On the bank with Dave Binns Angling

Follow my adventures as I travel around the Yorkshire area catching a variety of species from a wide range of different venues, from northern spate rivers to the clearer waters of the River Calder and a few lakes and forgotten ponds inbetween.
I hope you enjoy reading about them half as much as I do fishing them.
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Monday, 2 July 2012

Bit of an anti climax

 Saturday saw me and Kyle scouting out some new water on the Calder, I found what I thought to be THE best looking feature packed swim on the river and it just screamed fish.
So this morning I headed out early doors to my new found spot only to discover it wasn't exactly as I remember. Having Kyle with me Saturday meant I couldn't spend much time stood around and climbing up and down river banks and failed to realize that the trees above were a little too low to be waving a 14 foot float rod under, add to it some extra water in the river, around a foot since Sunday morning and I was put off fishing it today. It is worth another look, well worth it in fact but needs some of the undergrowth hacking through and a couple of small steps in the bank to make it safe getting up and down. This should then put me further up stream of the trees whilst still allowing me to trot down them and past the 'other' big fish holding feature.

 Plan B was then put into action, just a short way along the river there is an overflow from the canal lock that runs into it creating a nice crease as well as adding oxygen to the water as it tumbles over the rocks and into the river. I got tackled up and set about feeding maggots and hemp whilst I sat back and admired the kingfisher down stream and drank a cup of tea. The swim was between 4 and 6 feet deep sloping from the bank and had some wooden stumps in the water that looked like they were once part of a boat mooring of some kind. I had rigged up a 5 no.6 stick float and expecting more roach than anything today I went for a size 18 hook rather than a 16 and used a 0.10 middy hook link. I was also using today for the first time the new Drennan Supplex line instead of my usual float fish, 4lb but at 0.16 its the same diameter as the 3.2lb float fish I had been using.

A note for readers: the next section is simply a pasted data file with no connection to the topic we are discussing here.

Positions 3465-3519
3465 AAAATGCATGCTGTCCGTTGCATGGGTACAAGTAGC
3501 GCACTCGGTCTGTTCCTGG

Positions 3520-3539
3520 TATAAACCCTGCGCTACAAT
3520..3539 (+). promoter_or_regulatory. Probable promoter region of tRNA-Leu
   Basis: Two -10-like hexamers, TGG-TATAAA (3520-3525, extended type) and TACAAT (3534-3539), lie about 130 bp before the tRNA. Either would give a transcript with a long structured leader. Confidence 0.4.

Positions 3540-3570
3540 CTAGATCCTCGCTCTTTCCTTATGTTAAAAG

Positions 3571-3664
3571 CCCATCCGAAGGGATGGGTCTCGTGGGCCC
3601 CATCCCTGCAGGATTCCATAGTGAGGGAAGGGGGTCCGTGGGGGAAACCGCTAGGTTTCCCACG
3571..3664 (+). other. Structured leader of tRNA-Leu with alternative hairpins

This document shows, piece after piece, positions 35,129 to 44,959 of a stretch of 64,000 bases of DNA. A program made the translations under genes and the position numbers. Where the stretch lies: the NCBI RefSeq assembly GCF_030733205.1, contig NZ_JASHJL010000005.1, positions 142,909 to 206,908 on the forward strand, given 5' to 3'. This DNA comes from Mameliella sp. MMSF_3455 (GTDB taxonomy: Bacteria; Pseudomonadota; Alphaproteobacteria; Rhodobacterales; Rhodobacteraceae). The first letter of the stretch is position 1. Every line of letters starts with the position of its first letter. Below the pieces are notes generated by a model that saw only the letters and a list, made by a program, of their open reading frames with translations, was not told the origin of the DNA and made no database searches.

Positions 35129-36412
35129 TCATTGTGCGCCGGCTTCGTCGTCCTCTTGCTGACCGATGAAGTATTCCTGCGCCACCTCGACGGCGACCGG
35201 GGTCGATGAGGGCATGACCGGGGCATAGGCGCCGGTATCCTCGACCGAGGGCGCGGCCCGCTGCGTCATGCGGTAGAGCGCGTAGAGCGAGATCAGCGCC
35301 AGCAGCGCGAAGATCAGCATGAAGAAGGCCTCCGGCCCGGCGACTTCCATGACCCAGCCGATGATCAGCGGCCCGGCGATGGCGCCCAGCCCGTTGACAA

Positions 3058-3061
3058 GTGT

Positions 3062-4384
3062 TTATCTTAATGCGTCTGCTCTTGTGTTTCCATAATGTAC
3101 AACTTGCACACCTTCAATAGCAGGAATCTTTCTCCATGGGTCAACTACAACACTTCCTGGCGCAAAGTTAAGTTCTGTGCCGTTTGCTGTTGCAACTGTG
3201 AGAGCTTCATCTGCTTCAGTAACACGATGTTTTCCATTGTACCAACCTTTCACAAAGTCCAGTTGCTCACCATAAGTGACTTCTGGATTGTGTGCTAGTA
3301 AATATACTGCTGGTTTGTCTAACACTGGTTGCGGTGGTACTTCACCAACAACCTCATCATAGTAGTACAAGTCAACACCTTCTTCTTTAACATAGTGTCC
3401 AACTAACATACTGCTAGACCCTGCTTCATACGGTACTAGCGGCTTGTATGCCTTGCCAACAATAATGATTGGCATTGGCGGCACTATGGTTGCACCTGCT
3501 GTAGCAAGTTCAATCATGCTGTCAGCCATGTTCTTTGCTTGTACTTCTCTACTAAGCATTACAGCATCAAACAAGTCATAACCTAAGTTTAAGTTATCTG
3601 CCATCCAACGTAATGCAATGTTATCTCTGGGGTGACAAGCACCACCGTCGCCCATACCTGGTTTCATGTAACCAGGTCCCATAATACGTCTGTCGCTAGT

First trot and the float only traveled 2 yards before it went under just as I expected only instead of a small roach or dace coming up the rod bent over and I could feel a solid thump thump on the other end, the fish move slowly at first as though it didn't know what to do before setting off on a steady 30 yard down stream run. I had no idea what the fish was but as it headed into the main flow and started to thump again I was thinking that just maybe it could be my first Calder barbel, I gained a bit of line back before it steadily plodded down stream again. It was getting a bit too close to one of the stumps for my liking so I leaned into it a bit more only for it give one more thump and throw the hook.